Blockbuster art auctions in New York this week have raised the ceiling on art prices for contemporary art and pop art, even in a downturn.
A blonde bombshell and a twisted male figure — classic images by Roy Lichtenstein and Francis Bacon — tied for top price at Sotheby’s on May 9, bringing $44.8 million each.
“Great icons make great prices,” Tobias Meyer, director of Sotheby’s contemporary art department worldwide and the evening’s auctioneer, said after the sale. He added, “The market is more global than ever before,” pointing out that the five bidders for Lichtenstein’s Sleeping Girl, from 1964, came from China, North and South America and Europe. The price paid by the winner — an unidentified telephone bidder — was a record for the artist.
While record prices were set for other artists, too, including Cy Twombly, Glenn Ligon and Ai Weiwei, the sale did not eclipse rival auction house Christie’s May 8 blockbuster, which set a record for the highest total for a contemporary art sale, $388.5 million. Sotheby’s auction totalled $266.6 million. While the Christie’s auction was steeped in work by Abstract Expressionist painters like Mark Rothko, whose 1961 canvas Orange, Red, Yellow sold for nearly $87 million — a record for any contemporary artwork at auction — the Sotheby’s sale had several top examples of Pop Art.
Besides the Lichtenstein, there were also a number of works by Andy Warhol, including Double Elvis (Ferus Type), a 1963 image of the singer when he was 28, which was expected to bring $30-50 million. It sold to a New York dealer for $37 million, including Sotheby's commission.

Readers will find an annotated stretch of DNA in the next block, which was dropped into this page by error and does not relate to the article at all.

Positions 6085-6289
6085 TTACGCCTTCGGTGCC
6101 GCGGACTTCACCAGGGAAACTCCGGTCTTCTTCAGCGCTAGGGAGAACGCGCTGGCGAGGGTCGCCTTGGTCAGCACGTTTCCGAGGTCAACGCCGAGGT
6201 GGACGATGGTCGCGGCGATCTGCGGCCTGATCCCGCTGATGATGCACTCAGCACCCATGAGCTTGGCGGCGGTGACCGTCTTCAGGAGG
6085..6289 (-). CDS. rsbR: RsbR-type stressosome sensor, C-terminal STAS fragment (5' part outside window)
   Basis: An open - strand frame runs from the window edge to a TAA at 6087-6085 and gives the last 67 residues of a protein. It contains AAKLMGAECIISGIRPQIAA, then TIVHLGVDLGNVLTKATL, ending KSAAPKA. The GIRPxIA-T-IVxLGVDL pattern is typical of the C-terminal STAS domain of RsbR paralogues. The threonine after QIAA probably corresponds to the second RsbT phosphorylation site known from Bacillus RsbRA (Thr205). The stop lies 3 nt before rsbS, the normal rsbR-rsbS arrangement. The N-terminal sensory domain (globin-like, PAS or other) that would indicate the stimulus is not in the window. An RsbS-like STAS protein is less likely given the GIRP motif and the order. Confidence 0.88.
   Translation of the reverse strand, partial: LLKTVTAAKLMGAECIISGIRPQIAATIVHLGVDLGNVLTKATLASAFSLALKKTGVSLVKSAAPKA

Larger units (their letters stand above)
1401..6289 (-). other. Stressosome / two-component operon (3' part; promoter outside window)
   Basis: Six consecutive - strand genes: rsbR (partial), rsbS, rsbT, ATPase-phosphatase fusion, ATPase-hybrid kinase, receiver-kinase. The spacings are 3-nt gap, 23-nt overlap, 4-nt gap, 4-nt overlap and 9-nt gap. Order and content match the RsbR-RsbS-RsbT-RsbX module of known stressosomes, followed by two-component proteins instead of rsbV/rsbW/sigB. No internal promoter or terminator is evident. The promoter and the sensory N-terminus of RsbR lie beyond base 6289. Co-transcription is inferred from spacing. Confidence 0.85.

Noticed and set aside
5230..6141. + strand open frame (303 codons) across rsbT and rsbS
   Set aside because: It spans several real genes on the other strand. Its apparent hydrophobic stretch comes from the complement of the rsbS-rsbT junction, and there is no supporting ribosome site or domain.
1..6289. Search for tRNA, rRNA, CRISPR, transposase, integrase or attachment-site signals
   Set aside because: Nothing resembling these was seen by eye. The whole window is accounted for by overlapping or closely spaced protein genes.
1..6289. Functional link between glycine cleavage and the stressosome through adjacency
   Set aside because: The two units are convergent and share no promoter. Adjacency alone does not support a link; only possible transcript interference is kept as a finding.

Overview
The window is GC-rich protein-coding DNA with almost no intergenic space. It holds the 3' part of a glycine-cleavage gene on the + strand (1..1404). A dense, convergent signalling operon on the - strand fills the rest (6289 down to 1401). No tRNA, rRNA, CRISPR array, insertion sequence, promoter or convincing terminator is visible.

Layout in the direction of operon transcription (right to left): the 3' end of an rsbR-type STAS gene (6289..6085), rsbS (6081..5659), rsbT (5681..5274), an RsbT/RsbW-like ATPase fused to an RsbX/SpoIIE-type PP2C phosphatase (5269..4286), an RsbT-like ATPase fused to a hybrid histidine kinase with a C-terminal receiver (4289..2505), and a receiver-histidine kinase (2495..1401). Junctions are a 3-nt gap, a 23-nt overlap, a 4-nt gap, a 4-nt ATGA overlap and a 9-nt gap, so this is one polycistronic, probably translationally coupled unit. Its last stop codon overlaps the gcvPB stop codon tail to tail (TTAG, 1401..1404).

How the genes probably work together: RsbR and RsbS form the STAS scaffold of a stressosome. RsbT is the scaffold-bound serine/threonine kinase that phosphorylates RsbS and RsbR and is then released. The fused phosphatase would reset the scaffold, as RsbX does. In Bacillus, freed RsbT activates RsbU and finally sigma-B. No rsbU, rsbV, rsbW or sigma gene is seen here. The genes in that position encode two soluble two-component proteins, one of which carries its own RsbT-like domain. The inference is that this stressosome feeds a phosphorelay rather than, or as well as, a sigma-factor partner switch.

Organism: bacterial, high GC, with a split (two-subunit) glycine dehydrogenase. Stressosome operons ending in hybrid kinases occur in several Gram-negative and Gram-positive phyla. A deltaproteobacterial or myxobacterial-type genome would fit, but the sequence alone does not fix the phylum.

Warhol’s Ten-Foot Flowers, executed in 1967-68, was painted on a nearly 100 sq ft canvas and made for a museum. It was estimated at $9-12 million and sold to a telephone buyer for $10.7 million with fees.
When a good Francis Bacon comes up for sale, collectors jump. Figure Writing Reflected in Mirror, a 1976 canvas depicting a male figure thought to be the artist’s lover George Dyer, was the other top seller at $44.8 million, over its high estimate of $40 million. There were five tenacious bidders and it ended up selling to Charles Moffett, Sotheby’s executive vice president, who was bidding for a mystery client. (Moffett took the record-breaking winning bid of $119.9 million for Edvard Munch’s The Scream a week ago.)
A later and smaller Bacon, Study for a Portrait from 1978, was snapped up by Donald L Bryant, a New York collector. It had been estimated to bring $4-6 million, and Bryant paid $4.2 million with fees. “I was happy to get it at that price,” he said.
There appears to be an endless appetite for high-end abstract paintings. A classic 1970 blackboard painting by Twombly, Untitled (New York City), covered in rolling sweeps of white scrawl, was expected to reach $15-20 million. It sold to Stavaros Merjos, a Los Angeles collector, for $17.4 million with fees, just above its low estimate but nevertheless a record for the artist at auction.
Paintings by Gerhard Richter, 80, continue to bring top prices. One of his abstract compositions of fiery reds, from 1992, sold to a phone bidder for $16.8 million with fees, well above its high $10 million estimate.
Between his house arrest over the last year and his retrospective at the Hirshhorn Museum and Sculpture Garden in the fall, the Chinese artist Ai Weiwei continues to fascinate. A version of his famed Sunflower Seeds, this one made of 1 tonne of handmade porcelain sunflower seeds, brought $782,500. It had been estimated at $600,000-800,000. Last year Sotheby’s in London sold one of an edition of 10 works, each composed of 100,000 seeds, for $559,394, or about $5.60 a seed.
2012 ©The New York Times